Cathie Wood Got Oil Wrong. It Isn’t Going to $12. Here’s What She Missed.

ARK Invest’s Cathie Wood predicted in 2020 that oil prices were headed to $12 a barrel. The prediction wasn’t correct, providing a lesson in commodity investing.

Kyle Grillot/Bloomberg

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ARK Invest’s Cathie Wood admitted she didn’t get her oil price forecast correct. There is a lesson in the admission about commodity investing.

Wood predicted back in 2020 that oil prices were headed to $12 a barrel. She believed oil demand had peaked and that, with the world shifting to electric vehicles, falling oil demand would equal lower prices.

The original prediction came in a tweet in mid-July 2020. Oil was trading at about $40 a barrel then and was three months removed from trading at negative $37.63 a barrel. Don’t forget, in the early stages of the pandemic a quirk of futures contracts had traders paying real money to offload expiring contracts.

During the pandemic, oil demand plunged to about 83 million barrels a day from a pre-pandemic high of more than 100 million barrels a day. So far, so good for Wood’s prediction.

The rest of the story is already known. Oil demand recovered. So did oil prices.

Still, demand hasn’t reached prior peaks. The International Energy Agency has demand at about 98 million barrels a day. Maybe there is a case to be made for Wood’s view of peak oil demand.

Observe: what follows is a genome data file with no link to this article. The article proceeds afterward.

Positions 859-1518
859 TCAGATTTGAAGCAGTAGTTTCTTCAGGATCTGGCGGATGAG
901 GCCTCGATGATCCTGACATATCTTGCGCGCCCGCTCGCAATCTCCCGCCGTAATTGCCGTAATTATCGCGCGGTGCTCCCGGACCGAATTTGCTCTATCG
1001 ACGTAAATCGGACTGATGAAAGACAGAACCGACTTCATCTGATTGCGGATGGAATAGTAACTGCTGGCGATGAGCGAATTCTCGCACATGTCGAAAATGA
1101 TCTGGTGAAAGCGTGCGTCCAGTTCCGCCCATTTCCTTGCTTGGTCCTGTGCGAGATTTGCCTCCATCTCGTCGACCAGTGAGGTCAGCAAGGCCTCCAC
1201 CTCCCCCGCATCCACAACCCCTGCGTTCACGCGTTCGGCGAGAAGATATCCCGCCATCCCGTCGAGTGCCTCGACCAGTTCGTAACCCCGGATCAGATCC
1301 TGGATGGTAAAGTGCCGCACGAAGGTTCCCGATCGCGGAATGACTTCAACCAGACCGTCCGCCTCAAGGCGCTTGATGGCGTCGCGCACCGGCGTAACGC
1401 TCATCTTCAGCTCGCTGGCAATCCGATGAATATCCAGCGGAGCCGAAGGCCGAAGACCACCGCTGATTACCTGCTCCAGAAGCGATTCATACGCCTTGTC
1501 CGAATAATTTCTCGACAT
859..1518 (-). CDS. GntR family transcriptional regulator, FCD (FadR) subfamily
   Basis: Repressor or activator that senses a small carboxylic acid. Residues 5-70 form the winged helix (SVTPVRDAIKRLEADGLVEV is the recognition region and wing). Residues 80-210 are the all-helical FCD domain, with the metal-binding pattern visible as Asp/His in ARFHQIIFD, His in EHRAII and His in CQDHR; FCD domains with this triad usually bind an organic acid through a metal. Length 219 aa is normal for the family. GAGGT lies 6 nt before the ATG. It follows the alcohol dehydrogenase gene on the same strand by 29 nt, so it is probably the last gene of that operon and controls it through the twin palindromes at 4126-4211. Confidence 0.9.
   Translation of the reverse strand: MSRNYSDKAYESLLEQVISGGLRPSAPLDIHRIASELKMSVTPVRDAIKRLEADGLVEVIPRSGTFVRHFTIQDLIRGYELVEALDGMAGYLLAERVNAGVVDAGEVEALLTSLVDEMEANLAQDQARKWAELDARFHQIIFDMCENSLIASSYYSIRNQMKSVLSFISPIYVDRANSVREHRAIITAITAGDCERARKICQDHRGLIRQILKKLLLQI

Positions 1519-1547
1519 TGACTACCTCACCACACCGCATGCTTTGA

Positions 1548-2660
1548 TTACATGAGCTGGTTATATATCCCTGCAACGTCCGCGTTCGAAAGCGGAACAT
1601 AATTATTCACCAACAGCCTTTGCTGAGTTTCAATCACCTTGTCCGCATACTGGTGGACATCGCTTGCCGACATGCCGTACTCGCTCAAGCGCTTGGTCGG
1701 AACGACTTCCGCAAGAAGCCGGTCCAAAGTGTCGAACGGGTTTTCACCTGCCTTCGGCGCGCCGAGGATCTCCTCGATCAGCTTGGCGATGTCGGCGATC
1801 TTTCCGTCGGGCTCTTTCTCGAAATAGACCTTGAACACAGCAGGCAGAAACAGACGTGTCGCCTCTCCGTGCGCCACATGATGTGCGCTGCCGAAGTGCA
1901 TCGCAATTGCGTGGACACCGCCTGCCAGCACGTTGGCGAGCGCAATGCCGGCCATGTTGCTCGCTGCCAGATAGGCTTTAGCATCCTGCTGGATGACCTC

Her view of prices looks tougher to justify.

Instead of falling, oil prices have soared. Benchmark crude oil prices ended 2020 at almost $50 a barrel, ended 2021 at about $75 a barrel and traded above $130 a barrel on Monday.

The thing about commodity prices is they can have floors that roughly correspond to the cost of marginal production. Every commodity is different, though.

All the gold ever mined, for instance, is essentially still in in circulation. Annual gold mine output only adds a tiny fraction to the total amount of available gold. The cost of gold production has less influence on gold prices than, say, the cost of oil production.

Oil, however, gets used up as it is produced. And when prices fall producers produce less. They don’t like to lose money on every barrel they pump.

U.S. crude oil production peaked at 389 million barrels produced in November 2019, according to U.S. Energy Information Administration. Production fell to 274 million barrels for the month of February 2021. That’s down almost 30%. Production for the month of December 2021 came in at 359 million barrels, still about 8% below the peak.

Wood said the supply shock is why she got oil prices wrong. It isn’t clear if the supply shock Wood was referring to was related to the Russia-Ukraine shock that has sent oil prices up recently. It really shouldn’t be a shock that production fell as prices tanked.

ARK didn’t immediately respond to a request for comment requesting clarification.

Even if oil goes into secular decline, prices should, very roughly, track the marginal cost of production. Where will that price be? That’s hard to say. It won’t be $12 a barrel, though. No one makes much money at those prices.

Every oil producer’s cost structure is a little different. Shale producers have different costs of production than producers drilling in deep water as well as different cost figures from producers mining Canadian oil sands. Saudi Arabia probably has the lowest cost of production, but Saudi oil revenue also supports government budgets. That makes calculating a Saudi break even a difficult prospect.

Oil prices in midday trading are up about 1.5% at roughly $117 a barrel. The

S&P 500

Dow Jones Industrial Average
are down about 2.3% and 2%, respectively.

Write to Al Root at

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